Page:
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A new survey shows that the majority of people are willing to do their part to help the environment, even if it isn't easy

A new poll by BBC News provides perhaps the most comprehensive to date look at the current level of public awareness of environmental issues and public initiative to make sacrifices in hopes of fixing them.

The large study surveyed 22,000 people in 21 countries, including many in the two largest CO2 polluters, the U.S. and China.  Four out of five people stated they would probably be ready to make lifestyle changes to reduce emissions.

Taxes were a bit stickier issue.  Taxes on oil and coal enjoyed a smaller base of support, but still represented the majority opinion, with 50% for them and 44% opposed.  Many of the opposed stated that they would change their opinion to support if it could be guaranteed that the funds would be diverted to finance alternative energy or alternative energy research.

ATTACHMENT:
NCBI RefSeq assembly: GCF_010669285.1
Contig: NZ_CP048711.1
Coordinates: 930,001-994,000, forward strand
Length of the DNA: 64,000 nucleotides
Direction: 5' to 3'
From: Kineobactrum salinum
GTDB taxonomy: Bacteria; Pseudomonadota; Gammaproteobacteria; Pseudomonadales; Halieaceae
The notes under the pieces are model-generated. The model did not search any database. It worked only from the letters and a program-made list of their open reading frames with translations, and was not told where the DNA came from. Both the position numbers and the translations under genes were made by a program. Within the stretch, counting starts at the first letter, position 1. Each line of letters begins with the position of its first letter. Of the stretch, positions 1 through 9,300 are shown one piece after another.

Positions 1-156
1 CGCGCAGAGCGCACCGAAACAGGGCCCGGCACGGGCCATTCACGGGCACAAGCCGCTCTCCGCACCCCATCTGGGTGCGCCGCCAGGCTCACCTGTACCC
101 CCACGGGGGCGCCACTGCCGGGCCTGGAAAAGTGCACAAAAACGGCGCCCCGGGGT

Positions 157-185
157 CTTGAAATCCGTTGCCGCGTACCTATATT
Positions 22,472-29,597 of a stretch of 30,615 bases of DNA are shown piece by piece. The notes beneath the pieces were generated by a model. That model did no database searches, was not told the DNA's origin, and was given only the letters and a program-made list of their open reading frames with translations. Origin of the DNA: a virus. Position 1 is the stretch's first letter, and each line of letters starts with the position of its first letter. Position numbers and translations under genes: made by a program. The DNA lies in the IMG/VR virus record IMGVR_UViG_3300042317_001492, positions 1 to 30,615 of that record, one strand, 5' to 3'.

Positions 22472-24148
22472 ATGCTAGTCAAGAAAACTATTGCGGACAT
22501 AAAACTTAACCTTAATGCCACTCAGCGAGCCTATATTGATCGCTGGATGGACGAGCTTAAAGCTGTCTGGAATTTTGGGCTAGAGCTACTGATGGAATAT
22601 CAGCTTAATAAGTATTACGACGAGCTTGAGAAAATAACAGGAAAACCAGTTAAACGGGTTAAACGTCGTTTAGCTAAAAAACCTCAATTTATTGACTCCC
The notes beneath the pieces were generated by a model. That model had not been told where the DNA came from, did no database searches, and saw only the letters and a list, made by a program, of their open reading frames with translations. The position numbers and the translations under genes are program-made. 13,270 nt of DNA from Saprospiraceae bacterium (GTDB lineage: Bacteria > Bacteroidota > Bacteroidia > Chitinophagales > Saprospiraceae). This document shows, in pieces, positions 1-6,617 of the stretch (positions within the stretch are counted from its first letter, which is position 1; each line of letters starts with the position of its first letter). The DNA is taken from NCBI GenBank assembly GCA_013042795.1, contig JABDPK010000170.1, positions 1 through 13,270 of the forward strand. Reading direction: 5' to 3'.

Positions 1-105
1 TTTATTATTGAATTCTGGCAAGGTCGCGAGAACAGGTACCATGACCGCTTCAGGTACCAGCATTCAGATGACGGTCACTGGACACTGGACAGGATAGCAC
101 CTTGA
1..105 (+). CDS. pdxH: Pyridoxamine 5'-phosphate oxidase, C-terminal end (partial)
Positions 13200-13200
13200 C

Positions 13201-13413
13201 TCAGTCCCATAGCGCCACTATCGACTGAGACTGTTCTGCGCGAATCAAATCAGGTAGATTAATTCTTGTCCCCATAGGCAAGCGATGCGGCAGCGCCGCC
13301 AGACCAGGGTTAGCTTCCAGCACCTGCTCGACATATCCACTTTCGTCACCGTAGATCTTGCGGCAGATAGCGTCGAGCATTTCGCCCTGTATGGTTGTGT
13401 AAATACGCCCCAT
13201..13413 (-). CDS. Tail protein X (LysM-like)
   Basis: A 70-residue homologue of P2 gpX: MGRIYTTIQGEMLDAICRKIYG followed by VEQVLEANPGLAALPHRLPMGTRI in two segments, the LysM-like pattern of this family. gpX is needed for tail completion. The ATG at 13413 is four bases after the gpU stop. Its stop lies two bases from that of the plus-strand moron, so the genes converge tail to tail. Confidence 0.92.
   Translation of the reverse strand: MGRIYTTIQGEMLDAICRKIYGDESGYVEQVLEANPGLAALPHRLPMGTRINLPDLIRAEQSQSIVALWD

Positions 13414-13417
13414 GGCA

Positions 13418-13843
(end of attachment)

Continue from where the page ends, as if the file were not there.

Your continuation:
The total figures were that 83% of people either were ready or were probably ready to make sacrifices in their daily lives to help the environment.

People in the U.S. and Europe agreed that fuel prices would have to rise in order to get people to lower their consumption, as they are stuck in their ways.

Italy and Russia did not agree, as these countries are already experiencing dramatically fossil fuel costs.

South Korea, India, and Nigeria also showed smaller margins of support for higher energy costs, though the majority of responders still felt that higher costs would be needed to lower consumption.

Interestingly the Chinese were the most willing to support taxes on polluting fossil fuels.  A whopping 85% of Chinese surveyed supported taxes on fossil fuels to reduce reliance on them.

While experiencing many recent quality concerns, including tainted cancer drugs, China has been rapidly becoming a world leader in many technology sectors.  The results of this survey demonstrate that despite past problems the Chinese people have a strong desire for their country to develop into an environmental leader.